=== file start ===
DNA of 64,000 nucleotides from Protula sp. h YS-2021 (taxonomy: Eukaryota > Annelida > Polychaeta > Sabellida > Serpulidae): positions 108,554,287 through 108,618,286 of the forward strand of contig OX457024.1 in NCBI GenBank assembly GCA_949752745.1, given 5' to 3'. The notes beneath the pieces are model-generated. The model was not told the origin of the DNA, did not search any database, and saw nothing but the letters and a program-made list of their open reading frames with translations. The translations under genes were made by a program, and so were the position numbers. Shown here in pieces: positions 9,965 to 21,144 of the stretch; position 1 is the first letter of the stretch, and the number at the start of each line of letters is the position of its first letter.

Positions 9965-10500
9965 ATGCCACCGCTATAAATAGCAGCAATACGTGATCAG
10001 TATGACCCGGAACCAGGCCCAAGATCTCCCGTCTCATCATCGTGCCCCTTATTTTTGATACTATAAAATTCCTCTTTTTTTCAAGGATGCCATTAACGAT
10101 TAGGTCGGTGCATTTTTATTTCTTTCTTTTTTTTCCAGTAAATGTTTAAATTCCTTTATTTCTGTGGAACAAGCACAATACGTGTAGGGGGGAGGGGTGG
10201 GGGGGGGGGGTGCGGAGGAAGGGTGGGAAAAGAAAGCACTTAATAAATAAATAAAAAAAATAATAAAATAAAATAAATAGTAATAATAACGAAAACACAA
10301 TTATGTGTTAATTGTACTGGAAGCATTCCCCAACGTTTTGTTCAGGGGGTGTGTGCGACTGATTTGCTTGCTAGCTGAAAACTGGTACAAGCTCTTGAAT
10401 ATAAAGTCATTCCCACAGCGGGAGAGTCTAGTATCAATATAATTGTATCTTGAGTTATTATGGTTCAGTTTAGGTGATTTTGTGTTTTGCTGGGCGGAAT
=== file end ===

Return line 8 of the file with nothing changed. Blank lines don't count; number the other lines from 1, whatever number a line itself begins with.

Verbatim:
10401 ATAAAGTCATTCCCACAGCGGGAGAGTCTAGTATCAATATAATTGTATCTTGAGTTATTATGGTTCAGTTTAGGTGATTTTGTGTTTTGCTGGGCGGAAT